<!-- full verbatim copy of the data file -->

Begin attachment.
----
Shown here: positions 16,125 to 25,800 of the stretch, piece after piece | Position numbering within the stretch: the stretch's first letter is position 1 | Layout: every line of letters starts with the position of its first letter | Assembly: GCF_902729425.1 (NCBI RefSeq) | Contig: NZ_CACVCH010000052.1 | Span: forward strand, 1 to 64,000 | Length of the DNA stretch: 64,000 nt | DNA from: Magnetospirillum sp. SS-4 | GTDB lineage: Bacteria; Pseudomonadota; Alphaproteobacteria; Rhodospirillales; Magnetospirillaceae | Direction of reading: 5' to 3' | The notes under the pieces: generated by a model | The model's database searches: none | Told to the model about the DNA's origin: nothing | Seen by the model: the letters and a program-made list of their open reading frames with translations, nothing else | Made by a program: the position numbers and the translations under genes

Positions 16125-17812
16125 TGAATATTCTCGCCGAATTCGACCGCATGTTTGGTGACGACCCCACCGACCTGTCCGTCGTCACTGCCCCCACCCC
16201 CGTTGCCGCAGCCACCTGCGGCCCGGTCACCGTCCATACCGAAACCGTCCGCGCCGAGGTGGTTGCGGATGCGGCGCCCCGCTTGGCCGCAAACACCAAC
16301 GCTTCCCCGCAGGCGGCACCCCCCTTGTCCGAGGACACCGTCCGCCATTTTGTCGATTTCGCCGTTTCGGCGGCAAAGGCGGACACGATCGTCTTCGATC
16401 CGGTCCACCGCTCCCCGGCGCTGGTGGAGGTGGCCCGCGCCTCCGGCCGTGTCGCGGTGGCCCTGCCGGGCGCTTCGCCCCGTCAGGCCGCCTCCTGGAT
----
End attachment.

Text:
Shown here: positions 16,125 to 25,800 of the stretch, piece after piece | Position numbering within the stretch: the stretch's first letter is position 1 | Layout: every line of letters starts with the position of its first letter | Assembly: GCF_902729425.1 (NCBI RefSeq) | Contig: NZ_CACVCH010000052.1 | Span: forward strand, 1 to 64,000 | Length of the DNA stretch: 64,000 nt | DNA from: Magnetospirillum sp. SS-4 | GTDB lineage: Bacteria; Pseudomonadota; Alphaproteobacteria; Rhodospirillales; Magnetospirillaceae | Direction of reading: 5' to 3' | The notes under the pieces: generated by a model | The model's database searches: none | Told to the model about the DNA's origin: nothing | Seen by the model: the letters and a program-made list of their open reading frames with translations, nothing else | Made by a program: the position numbers and the translations under genes

Positions 16125-17812
16125 TGAATATTCTCGCCGAATTCGACCGCATGTTTGGTGACGACCCCACCGACCTGTCCGTCGTCACTGCCCCCACCCC
16201 CGTTGCCGCAGCCACCTGCGGCCCGGTCACCGTCCATACCGAAACCGTCCGCGCCGAGGTGGTTGCGGATGCGGCGCCCCGCTTGGCCGCAAACACCAAC
16301 GCTTCCCCGCAGGCGGCACCCCCCTTGTCCGAGGACACCGTCCGCCATTTTGTCGATTTCGCCGTTTCGGCGGCAAAGGCGGACACGATCGTCTTCGATC
16401 CGGTCCACCGCTCCCCGGCGCTGGTGGAGGTGGCCCGCGCCTCCGGCCGTGTCGCGGTGGCCCTGCCGGGCGCTTCGCCCCGTCAGGCCGCCTCCTGGAT